This Is No ‘New Cold War’; It’s Far Worse Than That
- This Is No ‘New Cold War’; It’s Far Worse Than That
by ERIC ZUESSE | 03.11.2016, http://www.strategic-culture.org/
Here is the reason why we are currently even closer to a civilization-ending nuclear war than was the case during the Cuban Missile Crisis of 1962:
During the Cold War, the two sides agreed that any war between the capitalist side and the communist side would escalate to nuclear war between the US and the USSR and constitute Mutually Assured Destruction (M.A.D.). Therefore, because of this mutual acceptance of M.A.D., hot war did not develop during that entire period, from 1945 till the Soviet Union dissolved and ended its military alliance the Warsaw Pact, both of which ended in 1991. Throughout that 45-year period, called «the Cold War», there was no hot war between the two nuclear superpowers, because both sides believed that any hot war would end in M.A.D. — mutual annihilation, and the end of civilization.
It would end that way because any hot war between the two sides would terminate either in one side surrendering to the other, or else in at least one of the two sides (presumably to be started by the one that’s on the brink of defeat in the traditional hot war) nuclear-attacking the other (as being its only alternative to defeat). In other words, M.A.D. recognized and accepted the fact that for a nuclear power to attack a nuclear power with non-nuclear weaponry will almost certainly provoke a nuclear war at the moment when one of the two is losing (or about to lose) the conventional conflict to the other. Nuclear weapons are weapons of last resort, but they exist in order to prevent defeat. That is what they exist for. If Japan had had deliverable nuclear weapons, then the end of World War II would have been considerably delayed. Japan would have lost because it had no allies, but the end of WW II would have been very different than it was.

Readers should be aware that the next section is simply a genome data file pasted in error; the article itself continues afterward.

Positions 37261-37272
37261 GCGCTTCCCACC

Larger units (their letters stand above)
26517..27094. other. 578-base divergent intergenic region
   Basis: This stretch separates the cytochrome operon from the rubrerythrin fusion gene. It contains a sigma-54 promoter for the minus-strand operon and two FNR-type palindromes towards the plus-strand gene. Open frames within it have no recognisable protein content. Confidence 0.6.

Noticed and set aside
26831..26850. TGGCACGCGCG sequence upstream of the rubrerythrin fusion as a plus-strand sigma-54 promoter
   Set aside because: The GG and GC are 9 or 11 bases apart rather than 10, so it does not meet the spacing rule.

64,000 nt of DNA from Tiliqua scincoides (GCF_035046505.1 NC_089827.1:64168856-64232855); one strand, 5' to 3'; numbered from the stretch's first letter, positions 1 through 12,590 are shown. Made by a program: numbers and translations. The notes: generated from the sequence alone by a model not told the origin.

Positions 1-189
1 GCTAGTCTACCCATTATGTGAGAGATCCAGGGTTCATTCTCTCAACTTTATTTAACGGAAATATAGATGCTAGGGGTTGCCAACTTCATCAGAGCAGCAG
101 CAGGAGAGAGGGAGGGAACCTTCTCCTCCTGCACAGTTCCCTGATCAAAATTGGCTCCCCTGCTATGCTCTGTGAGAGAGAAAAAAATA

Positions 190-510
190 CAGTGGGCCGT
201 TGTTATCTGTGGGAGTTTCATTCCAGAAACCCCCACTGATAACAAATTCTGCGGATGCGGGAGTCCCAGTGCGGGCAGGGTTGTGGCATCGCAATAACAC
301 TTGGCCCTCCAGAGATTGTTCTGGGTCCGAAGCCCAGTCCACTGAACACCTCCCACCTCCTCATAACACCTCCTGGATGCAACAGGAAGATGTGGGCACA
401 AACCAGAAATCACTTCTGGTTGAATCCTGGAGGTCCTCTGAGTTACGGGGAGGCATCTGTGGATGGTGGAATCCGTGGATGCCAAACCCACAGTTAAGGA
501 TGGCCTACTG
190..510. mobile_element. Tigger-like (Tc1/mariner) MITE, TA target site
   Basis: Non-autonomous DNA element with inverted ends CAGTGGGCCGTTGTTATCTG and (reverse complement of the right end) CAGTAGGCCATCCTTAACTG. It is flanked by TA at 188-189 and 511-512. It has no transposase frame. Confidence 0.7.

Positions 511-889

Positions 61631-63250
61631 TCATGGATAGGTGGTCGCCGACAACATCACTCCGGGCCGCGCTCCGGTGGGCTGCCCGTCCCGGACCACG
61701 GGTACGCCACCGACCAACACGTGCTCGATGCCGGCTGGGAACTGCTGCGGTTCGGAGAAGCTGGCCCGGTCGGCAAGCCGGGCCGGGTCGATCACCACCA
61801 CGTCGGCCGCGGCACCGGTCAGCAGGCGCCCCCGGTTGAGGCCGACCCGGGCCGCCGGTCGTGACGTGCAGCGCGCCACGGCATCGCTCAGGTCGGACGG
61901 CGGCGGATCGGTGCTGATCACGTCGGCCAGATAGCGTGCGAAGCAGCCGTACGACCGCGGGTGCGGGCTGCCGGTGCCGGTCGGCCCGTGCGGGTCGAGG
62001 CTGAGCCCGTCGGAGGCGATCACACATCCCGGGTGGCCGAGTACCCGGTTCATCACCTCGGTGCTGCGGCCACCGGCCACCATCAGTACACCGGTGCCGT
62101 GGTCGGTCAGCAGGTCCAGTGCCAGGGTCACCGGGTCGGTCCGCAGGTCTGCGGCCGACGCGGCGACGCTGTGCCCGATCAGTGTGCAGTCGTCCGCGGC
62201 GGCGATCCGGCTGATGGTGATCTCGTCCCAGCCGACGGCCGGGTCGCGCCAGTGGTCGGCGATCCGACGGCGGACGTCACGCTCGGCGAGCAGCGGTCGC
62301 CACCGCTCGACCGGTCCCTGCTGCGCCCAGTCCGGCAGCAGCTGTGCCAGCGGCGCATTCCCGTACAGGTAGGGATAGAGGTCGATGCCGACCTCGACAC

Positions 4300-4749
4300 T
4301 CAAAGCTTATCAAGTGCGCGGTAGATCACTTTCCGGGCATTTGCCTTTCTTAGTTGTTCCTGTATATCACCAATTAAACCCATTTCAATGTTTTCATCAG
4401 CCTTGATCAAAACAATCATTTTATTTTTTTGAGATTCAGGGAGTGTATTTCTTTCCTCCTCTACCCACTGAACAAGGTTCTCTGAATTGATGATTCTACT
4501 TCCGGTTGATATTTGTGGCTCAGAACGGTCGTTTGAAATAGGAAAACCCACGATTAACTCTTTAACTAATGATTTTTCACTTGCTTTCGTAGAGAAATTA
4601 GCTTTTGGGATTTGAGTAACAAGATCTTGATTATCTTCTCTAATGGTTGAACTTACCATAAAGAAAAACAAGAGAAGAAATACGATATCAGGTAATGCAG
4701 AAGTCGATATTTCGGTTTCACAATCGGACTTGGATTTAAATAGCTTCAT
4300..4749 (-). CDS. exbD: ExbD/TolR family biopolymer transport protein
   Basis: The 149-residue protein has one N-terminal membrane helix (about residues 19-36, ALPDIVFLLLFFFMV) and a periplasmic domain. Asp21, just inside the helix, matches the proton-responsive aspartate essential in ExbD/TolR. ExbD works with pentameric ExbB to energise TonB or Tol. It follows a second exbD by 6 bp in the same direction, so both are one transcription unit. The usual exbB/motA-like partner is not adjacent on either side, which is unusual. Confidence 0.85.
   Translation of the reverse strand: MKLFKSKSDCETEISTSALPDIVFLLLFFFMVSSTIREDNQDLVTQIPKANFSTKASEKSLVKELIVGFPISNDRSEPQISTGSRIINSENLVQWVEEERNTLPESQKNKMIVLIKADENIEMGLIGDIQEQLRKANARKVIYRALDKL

Only M.A.D. avoided the Cold War becoming a hot war.
But M.A.D. is not just a physical reality but equally importantly a mutually-shared belief-system, a belief-system that becomes no longer operative if one of the two sides switches to believe that a way exists actually to win a nuclear war — in other words, to believe that conquest of a nuclear power by another nuclear power is a real possibility. During the years prior to 2006, there was an increasing though unspoken belief at the top of the US aristocracy (the people who control the US government — or at least have controlled it since 1981), that the United States would be able to win a nuclear war against Russia; and, suddenly, in 2006, the belief was published, and virtually no one who possessed power or influence challenged it; and, from that time forward, M.A.D. was ended on the American side, and nuclear weapons became, in the US, strategized within a new framework (called «nuclear primacy»,) — the framework of nuclear weapons as constituting the ultimate weapons of conquest by the US government.